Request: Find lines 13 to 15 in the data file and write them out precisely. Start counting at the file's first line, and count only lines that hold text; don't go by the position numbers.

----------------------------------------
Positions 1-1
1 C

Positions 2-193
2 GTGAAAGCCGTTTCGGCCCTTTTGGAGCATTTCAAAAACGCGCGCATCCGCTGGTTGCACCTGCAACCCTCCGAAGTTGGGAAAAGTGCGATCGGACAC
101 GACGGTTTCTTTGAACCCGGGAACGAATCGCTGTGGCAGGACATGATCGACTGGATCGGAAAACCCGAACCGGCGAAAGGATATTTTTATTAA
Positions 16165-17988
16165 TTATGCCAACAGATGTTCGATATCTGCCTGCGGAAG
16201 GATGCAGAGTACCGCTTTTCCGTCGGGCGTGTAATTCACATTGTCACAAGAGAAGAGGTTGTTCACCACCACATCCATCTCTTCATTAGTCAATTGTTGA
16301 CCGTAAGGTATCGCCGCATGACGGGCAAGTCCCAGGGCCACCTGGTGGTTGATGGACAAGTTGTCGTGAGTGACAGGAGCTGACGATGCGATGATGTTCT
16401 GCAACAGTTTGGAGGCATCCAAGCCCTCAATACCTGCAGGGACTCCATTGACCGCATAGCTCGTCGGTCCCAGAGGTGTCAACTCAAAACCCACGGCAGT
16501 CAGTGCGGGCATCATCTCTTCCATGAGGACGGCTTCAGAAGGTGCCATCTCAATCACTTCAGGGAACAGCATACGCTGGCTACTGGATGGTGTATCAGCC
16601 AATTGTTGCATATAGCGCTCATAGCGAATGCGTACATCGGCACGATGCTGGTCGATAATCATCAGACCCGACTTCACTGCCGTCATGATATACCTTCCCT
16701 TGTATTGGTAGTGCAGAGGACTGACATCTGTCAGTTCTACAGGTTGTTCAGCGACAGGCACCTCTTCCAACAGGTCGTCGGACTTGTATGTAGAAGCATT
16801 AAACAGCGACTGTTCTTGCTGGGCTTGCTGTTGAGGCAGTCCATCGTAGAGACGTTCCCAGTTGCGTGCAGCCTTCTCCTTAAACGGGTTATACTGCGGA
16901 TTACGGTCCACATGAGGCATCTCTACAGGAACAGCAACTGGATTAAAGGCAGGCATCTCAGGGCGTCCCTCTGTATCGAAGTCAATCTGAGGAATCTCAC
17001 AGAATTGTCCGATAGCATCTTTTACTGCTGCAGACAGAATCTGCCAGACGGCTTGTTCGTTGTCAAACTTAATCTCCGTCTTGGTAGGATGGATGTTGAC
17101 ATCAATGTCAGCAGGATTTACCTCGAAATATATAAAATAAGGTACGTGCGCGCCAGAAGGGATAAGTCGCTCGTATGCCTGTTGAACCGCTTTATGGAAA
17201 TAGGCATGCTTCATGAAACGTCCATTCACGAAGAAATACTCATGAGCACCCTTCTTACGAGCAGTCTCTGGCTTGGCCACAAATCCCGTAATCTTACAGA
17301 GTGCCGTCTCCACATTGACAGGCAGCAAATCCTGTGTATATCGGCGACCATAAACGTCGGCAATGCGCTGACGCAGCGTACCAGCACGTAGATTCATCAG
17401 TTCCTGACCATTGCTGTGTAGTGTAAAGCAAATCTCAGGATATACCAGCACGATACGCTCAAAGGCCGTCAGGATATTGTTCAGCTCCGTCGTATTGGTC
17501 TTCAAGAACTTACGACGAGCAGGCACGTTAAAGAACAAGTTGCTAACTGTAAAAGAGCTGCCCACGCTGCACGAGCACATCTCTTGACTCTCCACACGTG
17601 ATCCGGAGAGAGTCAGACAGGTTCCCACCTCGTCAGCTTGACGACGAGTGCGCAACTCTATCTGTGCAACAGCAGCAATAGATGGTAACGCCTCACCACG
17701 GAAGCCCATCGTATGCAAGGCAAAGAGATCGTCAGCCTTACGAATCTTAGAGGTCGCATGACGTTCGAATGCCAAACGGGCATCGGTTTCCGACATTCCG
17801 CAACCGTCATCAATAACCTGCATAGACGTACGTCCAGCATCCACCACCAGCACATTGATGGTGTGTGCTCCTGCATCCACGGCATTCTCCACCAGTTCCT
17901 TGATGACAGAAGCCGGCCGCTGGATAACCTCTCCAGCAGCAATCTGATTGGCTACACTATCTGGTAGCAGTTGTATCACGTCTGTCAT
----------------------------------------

16701 TGTATTGGTAGTGCAGAGGACTGACATCTGTCAGTTCTACAGGTTGTTCAGCGACAGGCACCTCTTCCAACAGGTCGTCGGACTTGTATGTAGAAGCATT
16801 AAACAGCGACTGTTCTTGCTGGGCTTGCTGTTGAGGCAGTCCATCGTAGAGACGTTCCCAGTTGCGTGCAGCCTTCTCCTTAAACGGGTTATACTGCGGA
16901 TTACGGTCCACATGAGGCATCTCTACAGGAACAGCAACTGGATTAAAGGCAGGCATCTCAGGGCGTCCCTCTGTATCGAAGTCAATCTGAGGAATCTCAC